|Examining trends in inequality in the use of reproductive health care services in Ghana and Nigeria|
||Oluwasegun Jko Ogundele, Milena Pavlova, and Wim Groot
||BMC Pregnancy and Childbirth , 18: 492; DOI: 10.1186/s12884-018-2102-9
Health care utilization
Multiple African Countries
Equitable use of reproductive health care services is of critical importance since it may affect women’s and children’s health. Policies to reduce inequality in access to reproductive health care services are often general and frequently benefit the richer population. This is known as the inverse equity situation. We analyzed the magnitude and trends in wealth-related inequalities in the use of family planning, antenatal and delivery care services in Ghana and Nigeria. We also investigate horizontal inequalities in the determinants of reproductive health care service use over the years.
We use data from Ghana’s (2003, 2008 and 2014) and Nigeria’s (2003, 2008 and 2013) Demographic and Health Surveys. We use concentration curves and concentration indices to measure the magnitude of socioeconomic-related inequalities and horizontal inequality in the use of reproductive health care services.
Exposure to family planning information via mass media, antenatal care at private facilities are more often used by women in wealthier households. Health worker’s assistance during pregnancy outside a facility, antenatal care at government facilities, childbirth at home are more prevalent among women in poor households in both Ghana and Nigeria. Caesarean section is unequally spread to the disadvantage of women in poorer households in Ghana and Nigeria. In Nigeria, women in wealthier households have considerably more unmet needs for family planning than in Ghana. Country inequality was persistent over time and women in poorer households in Nigeria experienced changes that are more inequitable over the years.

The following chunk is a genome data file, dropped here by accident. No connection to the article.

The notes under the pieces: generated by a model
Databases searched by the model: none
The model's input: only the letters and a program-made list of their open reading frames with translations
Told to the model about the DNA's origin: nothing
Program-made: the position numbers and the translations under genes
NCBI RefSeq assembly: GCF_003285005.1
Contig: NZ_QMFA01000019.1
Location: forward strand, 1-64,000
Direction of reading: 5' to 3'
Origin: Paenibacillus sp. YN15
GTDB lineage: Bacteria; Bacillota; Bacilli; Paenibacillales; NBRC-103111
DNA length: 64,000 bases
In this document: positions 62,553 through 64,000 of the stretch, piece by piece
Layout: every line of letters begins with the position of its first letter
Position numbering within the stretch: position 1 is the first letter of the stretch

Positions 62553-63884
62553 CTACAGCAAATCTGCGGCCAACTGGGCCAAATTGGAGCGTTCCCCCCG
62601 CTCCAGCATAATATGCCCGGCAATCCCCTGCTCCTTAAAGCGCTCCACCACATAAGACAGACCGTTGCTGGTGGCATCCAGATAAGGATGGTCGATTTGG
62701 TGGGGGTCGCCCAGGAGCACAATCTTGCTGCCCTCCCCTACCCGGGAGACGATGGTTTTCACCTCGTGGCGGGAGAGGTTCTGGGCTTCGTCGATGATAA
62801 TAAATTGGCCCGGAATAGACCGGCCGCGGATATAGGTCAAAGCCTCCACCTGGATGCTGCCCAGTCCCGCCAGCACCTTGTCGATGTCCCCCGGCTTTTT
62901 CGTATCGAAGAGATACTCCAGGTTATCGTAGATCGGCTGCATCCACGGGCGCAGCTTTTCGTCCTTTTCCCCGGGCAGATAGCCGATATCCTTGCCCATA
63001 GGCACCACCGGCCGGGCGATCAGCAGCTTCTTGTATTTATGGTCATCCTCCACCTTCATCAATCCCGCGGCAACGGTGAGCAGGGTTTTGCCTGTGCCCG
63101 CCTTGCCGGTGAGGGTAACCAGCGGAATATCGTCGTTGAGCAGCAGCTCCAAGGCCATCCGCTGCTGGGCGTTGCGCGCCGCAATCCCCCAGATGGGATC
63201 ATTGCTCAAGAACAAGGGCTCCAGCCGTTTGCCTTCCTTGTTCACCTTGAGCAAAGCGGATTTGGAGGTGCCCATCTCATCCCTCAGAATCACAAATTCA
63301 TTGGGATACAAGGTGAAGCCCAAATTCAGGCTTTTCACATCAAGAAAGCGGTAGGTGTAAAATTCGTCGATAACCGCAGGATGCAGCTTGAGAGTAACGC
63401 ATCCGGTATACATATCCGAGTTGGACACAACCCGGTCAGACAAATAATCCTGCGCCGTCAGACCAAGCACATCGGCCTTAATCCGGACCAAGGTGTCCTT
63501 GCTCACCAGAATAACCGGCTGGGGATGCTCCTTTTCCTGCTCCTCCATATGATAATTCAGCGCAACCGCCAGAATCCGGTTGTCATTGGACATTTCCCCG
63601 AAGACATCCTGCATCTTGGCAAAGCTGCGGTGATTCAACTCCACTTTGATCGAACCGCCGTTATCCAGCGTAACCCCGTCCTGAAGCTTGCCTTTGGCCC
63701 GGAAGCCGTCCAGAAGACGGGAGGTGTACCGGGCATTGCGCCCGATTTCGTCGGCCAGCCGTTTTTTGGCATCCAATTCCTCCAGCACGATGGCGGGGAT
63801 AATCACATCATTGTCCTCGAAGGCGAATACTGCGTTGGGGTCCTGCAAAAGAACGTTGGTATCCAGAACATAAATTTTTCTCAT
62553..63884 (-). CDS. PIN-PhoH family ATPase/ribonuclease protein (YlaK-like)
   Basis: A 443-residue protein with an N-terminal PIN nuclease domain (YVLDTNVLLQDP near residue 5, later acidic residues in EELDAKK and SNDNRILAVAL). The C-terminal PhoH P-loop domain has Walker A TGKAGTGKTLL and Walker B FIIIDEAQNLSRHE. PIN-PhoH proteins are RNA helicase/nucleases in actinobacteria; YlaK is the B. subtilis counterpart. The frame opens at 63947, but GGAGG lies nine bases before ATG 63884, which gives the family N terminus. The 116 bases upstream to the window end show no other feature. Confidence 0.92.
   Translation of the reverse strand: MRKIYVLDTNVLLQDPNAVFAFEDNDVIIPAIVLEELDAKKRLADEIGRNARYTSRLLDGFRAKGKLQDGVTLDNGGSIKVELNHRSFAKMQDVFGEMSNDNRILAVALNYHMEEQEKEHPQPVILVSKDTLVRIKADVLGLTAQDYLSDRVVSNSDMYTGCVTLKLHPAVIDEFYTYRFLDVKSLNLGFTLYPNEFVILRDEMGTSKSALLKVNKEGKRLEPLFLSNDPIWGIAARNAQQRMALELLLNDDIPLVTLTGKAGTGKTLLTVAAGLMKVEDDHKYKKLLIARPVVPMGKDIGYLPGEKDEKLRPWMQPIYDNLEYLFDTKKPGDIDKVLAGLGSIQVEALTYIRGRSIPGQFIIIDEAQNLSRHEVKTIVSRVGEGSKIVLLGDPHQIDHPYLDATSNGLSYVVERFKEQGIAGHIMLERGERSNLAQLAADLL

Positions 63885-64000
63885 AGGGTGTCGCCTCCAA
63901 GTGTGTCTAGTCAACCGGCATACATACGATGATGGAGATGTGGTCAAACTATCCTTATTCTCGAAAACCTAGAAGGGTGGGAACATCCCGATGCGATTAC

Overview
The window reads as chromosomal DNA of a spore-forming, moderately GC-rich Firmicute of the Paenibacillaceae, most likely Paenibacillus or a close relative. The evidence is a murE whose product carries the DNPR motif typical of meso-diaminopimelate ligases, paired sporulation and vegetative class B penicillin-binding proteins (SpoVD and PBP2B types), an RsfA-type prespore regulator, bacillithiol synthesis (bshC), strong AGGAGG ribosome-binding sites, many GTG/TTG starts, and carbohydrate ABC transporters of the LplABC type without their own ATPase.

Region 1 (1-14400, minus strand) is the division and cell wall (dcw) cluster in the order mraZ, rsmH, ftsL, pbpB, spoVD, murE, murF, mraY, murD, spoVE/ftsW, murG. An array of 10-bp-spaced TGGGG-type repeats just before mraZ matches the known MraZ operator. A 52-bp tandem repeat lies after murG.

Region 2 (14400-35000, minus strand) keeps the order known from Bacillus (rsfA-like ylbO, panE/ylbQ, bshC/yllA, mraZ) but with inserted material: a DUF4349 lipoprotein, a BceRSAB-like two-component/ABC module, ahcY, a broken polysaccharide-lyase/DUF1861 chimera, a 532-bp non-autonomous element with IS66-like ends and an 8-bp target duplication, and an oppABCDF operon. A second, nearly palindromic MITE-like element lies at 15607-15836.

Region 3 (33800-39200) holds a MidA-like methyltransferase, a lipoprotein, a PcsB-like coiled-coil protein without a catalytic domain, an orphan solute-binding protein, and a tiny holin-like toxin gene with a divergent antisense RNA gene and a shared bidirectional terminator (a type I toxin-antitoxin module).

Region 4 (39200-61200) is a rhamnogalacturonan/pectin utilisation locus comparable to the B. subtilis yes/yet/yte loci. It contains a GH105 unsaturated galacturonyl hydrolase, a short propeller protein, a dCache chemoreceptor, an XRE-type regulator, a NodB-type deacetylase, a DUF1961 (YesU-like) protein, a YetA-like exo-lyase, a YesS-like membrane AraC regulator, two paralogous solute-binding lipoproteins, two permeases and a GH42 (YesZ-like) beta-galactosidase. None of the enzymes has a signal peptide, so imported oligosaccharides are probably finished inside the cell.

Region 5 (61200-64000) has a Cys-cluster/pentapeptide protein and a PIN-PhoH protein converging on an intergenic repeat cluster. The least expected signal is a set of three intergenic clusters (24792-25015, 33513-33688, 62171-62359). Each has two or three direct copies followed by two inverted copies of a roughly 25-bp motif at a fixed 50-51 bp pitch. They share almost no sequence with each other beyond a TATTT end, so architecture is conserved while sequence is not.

We observe horizontal inequalities among women who use reproductive health care. These inequalities did not reduce substantially over the years. The gains made in reducing inequality in use of reproductive health care services are short-lived and erode over time, usually before the poorest population group can benefit. To reduce inequality in reproductive health care use, interventions should not only be pro-poor oriented, but they should also be sustainable and user-centered.